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Draft Canada-Nova Scotia Equivalency Agreement for Coal-Fired Electricity released


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September 17, 2012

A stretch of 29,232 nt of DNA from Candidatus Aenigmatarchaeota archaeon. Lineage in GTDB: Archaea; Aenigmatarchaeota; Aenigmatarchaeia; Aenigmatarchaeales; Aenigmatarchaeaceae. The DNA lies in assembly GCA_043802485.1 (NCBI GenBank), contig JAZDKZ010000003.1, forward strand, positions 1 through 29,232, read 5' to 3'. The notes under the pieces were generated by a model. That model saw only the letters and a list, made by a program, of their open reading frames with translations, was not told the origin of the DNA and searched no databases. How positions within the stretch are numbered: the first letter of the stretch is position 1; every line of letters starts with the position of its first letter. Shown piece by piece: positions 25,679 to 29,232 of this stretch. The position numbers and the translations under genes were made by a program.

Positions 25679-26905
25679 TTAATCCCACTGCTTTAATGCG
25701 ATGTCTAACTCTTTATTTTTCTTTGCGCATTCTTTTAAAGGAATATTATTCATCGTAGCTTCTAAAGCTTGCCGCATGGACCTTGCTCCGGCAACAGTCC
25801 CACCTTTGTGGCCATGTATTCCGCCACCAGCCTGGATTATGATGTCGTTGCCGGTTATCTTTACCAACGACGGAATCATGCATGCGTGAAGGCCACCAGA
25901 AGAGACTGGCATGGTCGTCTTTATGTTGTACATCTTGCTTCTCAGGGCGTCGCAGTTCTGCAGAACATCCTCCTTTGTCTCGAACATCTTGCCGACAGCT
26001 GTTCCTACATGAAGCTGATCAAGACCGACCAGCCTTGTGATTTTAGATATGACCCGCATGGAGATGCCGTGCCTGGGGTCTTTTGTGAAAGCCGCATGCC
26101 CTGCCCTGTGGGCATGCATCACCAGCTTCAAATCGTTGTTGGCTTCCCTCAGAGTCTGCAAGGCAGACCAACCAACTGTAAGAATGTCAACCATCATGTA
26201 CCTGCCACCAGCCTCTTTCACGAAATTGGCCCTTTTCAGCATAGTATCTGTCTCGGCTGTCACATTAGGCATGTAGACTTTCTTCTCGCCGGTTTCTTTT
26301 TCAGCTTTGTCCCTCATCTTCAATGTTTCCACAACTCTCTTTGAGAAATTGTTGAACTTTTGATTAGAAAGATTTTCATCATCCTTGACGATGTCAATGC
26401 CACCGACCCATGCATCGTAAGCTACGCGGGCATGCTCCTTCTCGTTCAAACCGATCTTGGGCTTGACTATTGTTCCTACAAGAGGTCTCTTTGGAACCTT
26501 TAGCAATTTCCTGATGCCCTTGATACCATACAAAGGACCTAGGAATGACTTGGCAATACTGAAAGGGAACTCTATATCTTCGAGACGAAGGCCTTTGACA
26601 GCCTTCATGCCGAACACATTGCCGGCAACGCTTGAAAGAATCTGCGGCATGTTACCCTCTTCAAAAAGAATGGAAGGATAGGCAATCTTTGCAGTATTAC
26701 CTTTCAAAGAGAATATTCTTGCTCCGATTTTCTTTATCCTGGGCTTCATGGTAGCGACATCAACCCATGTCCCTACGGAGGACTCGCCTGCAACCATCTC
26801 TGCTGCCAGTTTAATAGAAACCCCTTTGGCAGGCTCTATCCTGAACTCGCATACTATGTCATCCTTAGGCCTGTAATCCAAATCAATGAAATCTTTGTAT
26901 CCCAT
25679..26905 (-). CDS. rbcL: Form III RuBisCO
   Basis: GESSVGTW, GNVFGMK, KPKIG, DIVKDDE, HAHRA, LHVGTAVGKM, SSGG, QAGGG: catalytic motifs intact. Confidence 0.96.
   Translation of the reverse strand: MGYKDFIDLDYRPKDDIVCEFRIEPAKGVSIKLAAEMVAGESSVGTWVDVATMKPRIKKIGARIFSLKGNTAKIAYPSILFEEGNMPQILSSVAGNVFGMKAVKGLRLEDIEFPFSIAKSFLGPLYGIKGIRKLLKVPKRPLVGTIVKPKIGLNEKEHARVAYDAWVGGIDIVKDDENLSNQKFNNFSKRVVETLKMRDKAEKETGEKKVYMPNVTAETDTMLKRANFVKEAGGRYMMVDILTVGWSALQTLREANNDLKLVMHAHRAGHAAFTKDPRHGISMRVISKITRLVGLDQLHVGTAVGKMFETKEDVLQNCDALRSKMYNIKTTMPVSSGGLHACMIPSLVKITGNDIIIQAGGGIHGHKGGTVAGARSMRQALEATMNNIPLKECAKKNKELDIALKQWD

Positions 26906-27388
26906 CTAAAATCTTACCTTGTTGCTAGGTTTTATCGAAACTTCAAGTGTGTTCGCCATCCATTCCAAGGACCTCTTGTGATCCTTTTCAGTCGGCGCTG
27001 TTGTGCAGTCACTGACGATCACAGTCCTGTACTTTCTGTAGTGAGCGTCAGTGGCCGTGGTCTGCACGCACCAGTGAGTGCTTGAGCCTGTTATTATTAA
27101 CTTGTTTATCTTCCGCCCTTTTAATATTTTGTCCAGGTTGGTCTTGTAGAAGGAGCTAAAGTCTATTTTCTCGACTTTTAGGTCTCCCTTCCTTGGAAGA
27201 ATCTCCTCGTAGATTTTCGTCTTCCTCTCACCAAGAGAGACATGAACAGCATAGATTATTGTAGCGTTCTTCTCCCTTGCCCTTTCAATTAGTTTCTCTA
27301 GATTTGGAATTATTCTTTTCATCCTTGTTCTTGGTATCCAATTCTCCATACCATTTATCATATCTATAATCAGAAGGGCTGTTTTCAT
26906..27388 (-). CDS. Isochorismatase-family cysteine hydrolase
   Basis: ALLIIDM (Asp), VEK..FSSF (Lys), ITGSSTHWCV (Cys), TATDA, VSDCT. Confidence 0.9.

New coal-fired electricity regulations, released by the federal government on September 12, would have meant the premature closure of Nova Scotia’s eight coal-fired plants in Trenton, Lingan, Point Tupper and Point Aconi, at a cost of up to $1.3 billion to the province’s ratepayers. Instead, Nova Scotia has negotiated an option that will avoid a hit to Nova Scotia families that, according to the province, would have been equivalent to $3450 per household. The draft Canada-Nova Scotia Equivalency Agreement for Coal-Fired Electricity released on September 14, will ensure that the province will reduce greenhouse gas emissions using its own regulatory approach instead of Canada’s new coal-fired electricity regulations. The same greenhouse gas target will be achieved but at a much lower cost. Nova Scotia is the only jurisdiction in North America with hard caps on greenhouse gas emissions for electricity providers, reducing 25 per cent of greenhouse gases in the electricity sector by 2020. With the additional greenhouse gas reductions up to 2030 as required by the equivalency agreement, Nova Scotia will cut emissions by more than half. Nova Scotia can now reach 30 per cent of its power from renewables on a windy day — more than double what it was in 2009. “Nova Scotia is making great strides, but we still have work to do to achieve the legislated target of 40 per cent,” said Energy Minister Charlie Parker. “Wind, tidal, biomass and hydroelectricity from Lower Churchill must all be a part of that mix.”


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